I am the first to admit, I knew very little about my Dad’s family. It’s the reason I started researching my family history.
The December of 1996, my hero, my Dad was in a horrific accident which would end his life the following April of 1997. Little did we know he had left, us three girls, in my Nan’s care, a Christmas card with a £100 gift inside. As we lay in wait for news of how our dad was doing and if we could have him medivaced home, I knew I had to spend his gift wisely, as it could and was the last gift he ever gave us.
I decided to buy a book to log our family history in and that’s where my journey began.
All these years later, I’m still learning and discovering new information, names and stories about my wonderful Dad’s family.
Every smallest piece of information, every newspaper article, every census and every birth, marriage or death certificate, is a link to him, and an absolute joy to discover.
Every fact, rumour, document, I find is like winning the lottery, in a funny kind of way.
So when I get to share with you a snippet into one of my Dad’s and my ancestors lives, it’s more special and important than you’ll ever know.
I really do pour my heart and soul into my research, I work extremely hard to get the truest picture of our ancestors lives as I can and with great pride and growing love in my heart, I’m proud to say “These humble, hardworking, talented people are my Flesh and Blood, they are my family.”
This week I’m sharing with you the life of my dad’s maternal Great Grandmother. Her name was Kate Withers.
The name appears on various early documents in England, such as a charter of Æthelred II in 1005 where a witness signs as “Ego Wiþer minister” (I Wither, the assistant). In the Domesday Book of 1086 it is the name of a tenant prior to that date. It seems to be a personal name, rather than a place name or occupational name, of unknown meaning: suggestions have included “wood”, “withstand”, “warrior” or “willow”.
While the name occurs in connection with landholdings in various counties of England before the 1150s, the first continuous record of a family seems to be in Lancashire and Cheshire where Sir Robert Wither, knight, of Pendleton and of Halton, was seneschal to Roger de Lacy, who died in 1211. He is recorded as marrying Joan, daughter of Sir Adam Bostock, knight, of Davenham.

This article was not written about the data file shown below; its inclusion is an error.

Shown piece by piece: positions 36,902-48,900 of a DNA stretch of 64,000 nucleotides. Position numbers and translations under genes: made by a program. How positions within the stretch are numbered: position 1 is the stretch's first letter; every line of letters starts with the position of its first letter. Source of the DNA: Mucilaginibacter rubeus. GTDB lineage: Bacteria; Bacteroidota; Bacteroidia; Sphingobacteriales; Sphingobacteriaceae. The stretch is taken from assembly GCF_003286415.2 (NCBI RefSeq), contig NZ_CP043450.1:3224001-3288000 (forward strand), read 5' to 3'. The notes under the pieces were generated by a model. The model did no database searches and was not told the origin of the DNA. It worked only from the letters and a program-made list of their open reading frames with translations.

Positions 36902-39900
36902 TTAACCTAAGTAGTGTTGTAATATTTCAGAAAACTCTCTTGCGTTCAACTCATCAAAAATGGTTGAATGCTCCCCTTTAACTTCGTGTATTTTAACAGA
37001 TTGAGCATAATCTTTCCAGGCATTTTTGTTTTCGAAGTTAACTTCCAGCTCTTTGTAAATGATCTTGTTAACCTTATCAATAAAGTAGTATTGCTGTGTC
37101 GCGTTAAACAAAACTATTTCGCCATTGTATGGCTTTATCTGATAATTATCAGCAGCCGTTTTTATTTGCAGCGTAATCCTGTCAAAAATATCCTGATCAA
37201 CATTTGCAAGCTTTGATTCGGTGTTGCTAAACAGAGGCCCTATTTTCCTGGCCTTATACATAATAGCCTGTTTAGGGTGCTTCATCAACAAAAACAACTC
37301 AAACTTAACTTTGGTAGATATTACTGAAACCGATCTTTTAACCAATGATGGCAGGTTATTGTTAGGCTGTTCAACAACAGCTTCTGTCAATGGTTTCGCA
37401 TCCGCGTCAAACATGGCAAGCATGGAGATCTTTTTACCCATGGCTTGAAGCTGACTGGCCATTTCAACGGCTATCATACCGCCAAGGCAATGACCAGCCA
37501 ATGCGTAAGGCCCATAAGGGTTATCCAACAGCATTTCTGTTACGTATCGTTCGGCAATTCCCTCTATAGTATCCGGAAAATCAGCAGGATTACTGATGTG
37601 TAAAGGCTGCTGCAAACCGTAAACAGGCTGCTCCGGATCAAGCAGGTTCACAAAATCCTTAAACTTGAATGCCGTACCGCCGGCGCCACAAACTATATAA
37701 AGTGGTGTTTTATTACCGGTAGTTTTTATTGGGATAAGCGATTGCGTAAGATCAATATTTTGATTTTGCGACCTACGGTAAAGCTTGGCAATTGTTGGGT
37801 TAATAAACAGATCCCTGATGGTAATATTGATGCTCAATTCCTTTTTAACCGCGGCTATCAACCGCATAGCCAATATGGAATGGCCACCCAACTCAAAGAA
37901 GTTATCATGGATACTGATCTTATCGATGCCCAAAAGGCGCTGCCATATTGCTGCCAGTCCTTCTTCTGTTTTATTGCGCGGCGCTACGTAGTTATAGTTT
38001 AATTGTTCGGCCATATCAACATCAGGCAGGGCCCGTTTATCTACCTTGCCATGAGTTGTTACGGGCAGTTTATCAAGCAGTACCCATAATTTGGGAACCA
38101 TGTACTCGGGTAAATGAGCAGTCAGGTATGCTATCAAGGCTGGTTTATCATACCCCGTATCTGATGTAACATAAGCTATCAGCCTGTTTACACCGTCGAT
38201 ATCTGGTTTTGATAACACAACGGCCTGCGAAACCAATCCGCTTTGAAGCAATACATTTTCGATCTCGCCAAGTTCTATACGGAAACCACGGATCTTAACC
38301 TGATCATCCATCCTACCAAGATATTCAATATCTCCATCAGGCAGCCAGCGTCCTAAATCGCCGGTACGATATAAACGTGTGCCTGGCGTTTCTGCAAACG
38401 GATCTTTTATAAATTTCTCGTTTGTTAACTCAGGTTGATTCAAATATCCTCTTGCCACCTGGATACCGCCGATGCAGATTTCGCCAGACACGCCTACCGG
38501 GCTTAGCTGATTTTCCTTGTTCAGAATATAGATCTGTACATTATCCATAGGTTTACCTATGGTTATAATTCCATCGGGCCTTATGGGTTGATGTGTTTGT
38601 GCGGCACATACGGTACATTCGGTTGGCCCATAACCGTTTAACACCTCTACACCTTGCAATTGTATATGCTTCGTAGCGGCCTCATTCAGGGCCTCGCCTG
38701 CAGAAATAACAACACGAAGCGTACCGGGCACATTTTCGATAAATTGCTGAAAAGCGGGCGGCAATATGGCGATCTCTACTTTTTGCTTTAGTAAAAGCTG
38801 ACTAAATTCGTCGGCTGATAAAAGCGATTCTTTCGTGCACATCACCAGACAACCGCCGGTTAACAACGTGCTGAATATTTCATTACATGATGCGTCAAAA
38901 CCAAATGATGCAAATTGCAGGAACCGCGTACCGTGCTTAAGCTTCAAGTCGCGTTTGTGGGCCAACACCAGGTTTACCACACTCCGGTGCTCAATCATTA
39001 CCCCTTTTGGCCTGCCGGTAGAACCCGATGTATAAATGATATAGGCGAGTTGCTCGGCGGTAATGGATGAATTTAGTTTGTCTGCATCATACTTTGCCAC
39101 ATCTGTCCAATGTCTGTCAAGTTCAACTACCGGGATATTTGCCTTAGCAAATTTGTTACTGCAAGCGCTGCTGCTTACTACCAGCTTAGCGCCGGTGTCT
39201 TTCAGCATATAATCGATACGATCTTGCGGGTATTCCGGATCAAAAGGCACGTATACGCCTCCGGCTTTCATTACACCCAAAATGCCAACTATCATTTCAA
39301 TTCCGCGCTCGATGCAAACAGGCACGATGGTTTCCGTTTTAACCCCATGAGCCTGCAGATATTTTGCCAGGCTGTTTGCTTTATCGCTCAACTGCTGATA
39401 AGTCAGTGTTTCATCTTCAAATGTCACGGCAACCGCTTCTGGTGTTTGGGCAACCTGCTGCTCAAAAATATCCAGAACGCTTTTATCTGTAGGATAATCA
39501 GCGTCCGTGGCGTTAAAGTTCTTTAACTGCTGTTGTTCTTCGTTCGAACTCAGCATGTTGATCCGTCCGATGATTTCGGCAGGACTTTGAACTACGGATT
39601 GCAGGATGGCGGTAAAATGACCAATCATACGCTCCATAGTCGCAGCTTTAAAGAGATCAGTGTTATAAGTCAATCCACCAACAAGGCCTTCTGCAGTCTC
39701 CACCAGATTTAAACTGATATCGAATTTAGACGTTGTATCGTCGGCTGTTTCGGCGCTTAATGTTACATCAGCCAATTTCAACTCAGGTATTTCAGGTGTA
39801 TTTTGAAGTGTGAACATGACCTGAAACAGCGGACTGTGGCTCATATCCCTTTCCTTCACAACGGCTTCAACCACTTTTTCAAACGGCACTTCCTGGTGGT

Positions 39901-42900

By the 15th century, families claiming descent from Sir Robert Wither were living in Cheshire, Lancashire, Wiltshire, Essex, London, Somerset and Hampshire. The Withers in Hampshire, deriving from a member who migrated from Lancashire in the 14th century, were particularly prominent. From 1484, they were lords of the manor of Manydown near Wootton St Lawrence, remaining linked to that estate for more than 400 years.
The Withers family name was found in the USA, the UK, Canada, and Scotland between 1840 and 1920. The most Withers families were found in the UK in 1891. In 1891 there were 719 Withers families living in London. This was about 15% of all the recorded Withers’s in the UK. London had the highest population of Withers families in 1891.
In 1881, a less common occupation for the Withers family was Carpenter. The most common Withers occupation in the UK was Farmer. 3% of Withers’s were Farmers. Farmer, Labourer and Agricultural Labourer were the top 3 reported jobs worked by Withers.
A Withers family coat of arms was granted in the reign of Queen Mary I (1553–1558 C.E.) to Sir Richard Withers of East Sheen (ancestor of the poet George Wither) and registered in the College of Arms, London. The blazon has “Argent, a chevron gules between three crescents sable” (i.e., White/silver field, red chevron between 3 black crescents). The traditional family motto is “I grow and wither both together”.
Some Contemporary Notables of the name Withers (post 1700) are –
• Elizabeth Audrey Withers OBE (1905-2001), English journalist
• Charlie Withers (1922-2005), English footballer
• Georgette Lizette “Googie” Withers CBE AO (1917-2011), English theatre, film and television actress
• William Harrison “Bill” Withers Jr. (b. 1938), American singer-songwriter and musician
• Alexander Scott Withers (1792-1865), American author of Chronicles of Border Warfare (1831)
• Jones Mitchell Withers (1814-1890), United States Army officer who fought during the Mexican–American War and later as a Confederate major-general during the American Civil War
• Ernest Withers (1922-2007), African-American freelance photographer famous for his black and white images
• Robert Enoch Withers (1821-1907), American physician, military officer, newspaperman, politician and diplomat
• Mark Withers (b. 1947), American actor
• Mark Withers (b. 1964), former Australian rules footballer
Now you know a little about the family name, let’s get down to business and travel back in time to 1863, to a small market town called Romsey, in Hampshire, England, where the life story of my Great, Great-Grandmother, Kate Withers, began.
Kate Withers was born on, May 13, 1863, at The Hundred, Romsey, Hampshire, England, to Stephen Withers and Jane Withers Nee Chapman.
Her Father, Stephen, occupation was recorded as a General Labourer.
Her Mother Jane, registered Kate’s birth on June 23, 1868.
Kate was christened on the 14th June 1868, at Romsey, Hampshire, England.